Formation of the Bible Canon
A biblical canon is a collection of books in the Bible that emerged through a prolonged period of debate, but the final list is considered inspired by God. However, differences still exist between the canons of different Christian denominations.
Global Christian Forum
The GCF is a global gathering of Christian churches and organizations, bringing together all the major streams of world Christianity. It is an open space where all Christians can meet to nurture unity by fostering mutual respect and understanding and by addressing common challenges.
Life and Work Movement
The Life and Work Movement focuses on the cooperation of churches in the practical application of faith in ethical, social, economic, and political problems in the world.
The liturgical movement began in the Catholic Church and spread to many other Christian churches, including the Anglican, Lutheran, and some other Protestant churches in the twentieth century to reform worship. The efforts of the ecumenical liturgical movement began in 1937 when the Edinburgh Conference on Faith and Order established a Commission on Ways of Worship.
The word comes from the Greek leitourgia, which means “work of the people.” For Christians, it is our corporate worship service. Churches are united through the worship practices that we share.
Local Ecumenical Partnerships
Local Ecumenical Partnerships (LEPs) are formed locally when Christian denominations work together under a formal agreement. This is done by setting up a single congregation, sharing a church building, or co-operating in chaplaincy.
Marks of the Church (One, Holy, Catholic, and Apostolic)
The Marks of the Church are used to describe the Christian Church, which is expressed in the Nicene Creed: 1) "One" means the single, united Church, 2) "Holy" means the Church belongs to God, 3) "Catholic" means the Church is universal across the world, and 4) "Apostolic" means the Church is rooted in the origins and beliefs handed to the apostles.
The multilateral dialogues involve more than two parties seeking awareness and deepening the relationship. In ecumenical dialogue, more than two churches are coming together to consider past disagreements and seek ways toward unity.
National Council of Churches
A national council of churches is an ecumenical organization that is formed at the national level to further unity among different Christian communities. The National Council of Churches of Christ in the USA, usually called National Council of Churches (NCC), is a partnership of 37 member communions and over 30 million individuals.
The Nicene Creed is an ecumenical creed that most churches accept. This creed regards Jesus as divine and "begotten of the Father," and this became part of Christian teachings.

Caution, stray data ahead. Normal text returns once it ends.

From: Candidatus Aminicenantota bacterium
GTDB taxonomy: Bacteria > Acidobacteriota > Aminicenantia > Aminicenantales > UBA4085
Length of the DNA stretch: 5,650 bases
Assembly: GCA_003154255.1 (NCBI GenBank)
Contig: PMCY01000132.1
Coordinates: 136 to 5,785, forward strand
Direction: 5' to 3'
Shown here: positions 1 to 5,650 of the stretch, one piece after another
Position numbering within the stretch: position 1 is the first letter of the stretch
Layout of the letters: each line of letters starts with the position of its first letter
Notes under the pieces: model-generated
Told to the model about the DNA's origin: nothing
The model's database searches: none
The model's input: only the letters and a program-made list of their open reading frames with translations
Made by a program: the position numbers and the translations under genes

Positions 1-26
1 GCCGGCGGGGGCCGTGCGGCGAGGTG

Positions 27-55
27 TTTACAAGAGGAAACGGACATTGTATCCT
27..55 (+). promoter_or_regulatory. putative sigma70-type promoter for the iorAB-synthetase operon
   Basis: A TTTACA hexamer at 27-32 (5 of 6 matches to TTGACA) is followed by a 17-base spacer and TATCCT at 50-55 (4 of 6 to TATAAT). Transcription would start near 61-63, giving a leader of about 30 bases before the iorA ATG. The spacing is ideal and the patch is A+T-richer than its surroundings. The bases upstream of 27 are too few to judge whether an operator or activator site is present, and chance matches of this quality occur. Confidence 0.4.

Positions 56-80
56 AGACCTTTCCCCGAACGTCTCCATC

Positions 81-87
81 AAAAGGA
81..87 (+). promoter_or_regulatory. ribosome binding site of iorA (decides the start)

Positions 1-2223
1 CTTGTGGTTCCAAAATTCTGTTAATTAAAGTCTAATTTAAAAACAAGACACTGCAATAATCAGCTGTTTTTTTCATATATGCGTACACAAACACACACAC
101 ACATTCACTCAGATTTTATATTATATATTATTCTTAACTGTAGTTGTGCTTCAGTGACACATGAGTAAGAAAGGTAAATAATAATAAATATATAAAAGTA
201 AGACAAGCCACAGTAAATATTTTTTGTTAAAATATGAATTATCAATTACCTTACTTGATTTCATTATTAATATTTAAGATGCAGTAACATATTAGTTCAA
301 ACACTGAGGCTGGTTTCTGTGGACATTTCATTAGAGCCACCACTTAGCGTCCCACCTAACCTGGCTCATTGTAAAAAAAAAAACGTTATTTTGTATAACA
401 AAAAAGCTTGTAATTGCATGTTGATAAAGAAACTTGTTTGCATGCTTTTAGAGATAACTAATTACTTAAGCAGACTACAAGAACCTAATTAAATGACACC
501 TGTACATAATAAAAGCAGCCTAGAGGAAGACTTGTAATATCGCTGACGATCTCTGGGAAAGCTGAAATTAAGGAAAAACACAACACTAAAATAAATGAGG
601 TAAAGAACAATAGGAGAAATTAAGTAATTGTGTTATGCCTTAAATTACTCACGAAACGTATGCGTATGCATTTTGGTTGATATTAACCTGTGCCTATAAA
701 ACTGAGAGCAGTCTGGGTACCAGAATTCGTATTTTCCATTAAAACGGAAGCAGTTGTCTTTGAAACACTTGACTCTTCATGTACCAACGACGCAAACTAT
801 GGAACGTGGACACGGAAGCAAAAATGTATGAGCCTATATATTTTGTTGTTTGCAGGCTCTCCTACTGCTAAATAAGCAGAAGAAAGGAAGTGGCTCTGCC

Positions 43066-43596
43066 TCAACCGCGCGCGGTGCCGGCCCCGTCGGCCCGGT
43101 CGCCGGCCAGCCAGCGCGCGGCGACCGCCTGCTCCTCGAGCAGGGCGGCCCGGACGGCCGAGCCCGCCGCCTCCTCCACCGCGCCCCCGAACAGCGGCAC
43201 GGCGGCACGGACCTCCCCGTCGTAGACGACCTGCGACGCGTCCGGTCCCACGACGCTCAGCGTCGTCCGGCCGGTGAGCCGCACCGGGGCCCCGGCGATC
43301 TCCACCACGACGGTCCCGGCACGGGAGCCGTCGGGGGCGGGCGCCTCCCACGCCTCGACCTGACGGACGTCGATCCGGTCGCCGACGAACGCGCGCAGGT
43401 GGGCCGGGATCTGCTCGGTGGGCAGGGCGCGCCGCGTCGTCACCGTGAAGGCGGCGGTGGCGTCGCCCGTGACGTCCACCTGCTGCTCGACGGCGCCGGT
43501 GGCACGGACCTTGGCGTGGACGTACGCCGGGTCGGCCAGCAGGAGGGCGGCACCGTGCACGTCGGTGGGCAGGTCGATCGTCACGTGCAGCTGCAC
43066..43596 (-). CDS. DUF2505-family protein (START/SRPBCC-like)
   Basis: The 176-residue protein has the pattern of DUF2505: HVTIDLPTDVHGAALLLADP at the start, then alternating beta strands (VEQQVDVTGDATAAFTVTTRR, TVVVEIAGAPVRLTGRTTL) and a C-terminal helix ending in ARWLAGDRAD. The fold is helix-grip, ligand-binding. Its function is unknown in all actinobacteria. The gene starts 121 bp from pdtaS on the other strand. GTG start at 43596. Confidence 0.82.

North American Academy of Ecumenists
The NAAE is an academic society of ecumenical scholars and activists from across North America. It promotes scholarship, church life, and pastoral practice in the service of Christian unity.
Organic unity is the dissolution of separate denominational churches into a unity with a common structure. This will reflect the traditions and practices of the inherited denominations.
“Orthodoxy” means “right belief” or “right worship.” It stands for the commonly accepted thoughts and beliefs from the early stages of Christianity.
Receptive ecumenism is asking other church traditions what our tradition needs to learn from them rather than asking what other traditions need to learn from us. This is to deepen the respective authentic identities and improve the relationships among different traditions.
Recognition is the goal of acknowledging something as valid, whether a person’s confession of faith as genuine, whether a sacrament is valid, or whether a community is truly a church.
The word is derived from the Latin sacramentum, which means obligation, oath, mystery, or rite. In the Church, the sacrament represents a sign or symbol in which God’s grace is seen through material elements. Baptism and Eucharist are the commonly accepted sacraments by all the traditions of the Christian community.
Spiritual ecumenism is the “change of heart and holiness of life” that leads to unity. It includes public and private prayer for the unity of Christians as the driving force of the ecumenical movement.
Synodality is a collegiality of bishops or representatives from various levels in the church's structure. Synods can also be an advisory panel to the head of a denomination.
The word theology (Latin theologia) is derived from the Greek theos (“God”) and logos (“reason”), which literally means the “study of God.” Later, the word theology became the expression of the academic study of Christian belief. In the 18th century, this broadened into multiple branches such as Biblical, Systematic, Historical, Practical, etc.
The Second Vatican Council is the 21st worldwide council recognized by the Catholic Church. The Decree on Ecumenism recognizes that the Holy Spirit has used, and continues to use, other Churches as means of salvation. This opened ecumenical dialogues between the Catholic Church and other Christian traditions.
Visible Church vs. Invisible Church
The visible church consists of all those who identify themselves as Christians regardless of their tradition and denomination. The invisible church is the fellowship of chosen people by God from all generations and places.
Week of prayer for christian unity
The Week of Prayer for Christian Unity is an international ecumenical Christian observance in the Christian calendar when Christians come together to pray for unity. Traditionally the week of prayer is celebrated between 18-25 January, between the Feasts of St Peter and St Paul.
World Council of Churches
World Council of Churches is the worldwide fellowship of churches that confess the Lord Jesus Christ as God and Saviour according to the Scriptures. WCC aims to work together for unity, justice, and peace to the glory of the one God, Father, Son, and Holy Spirit.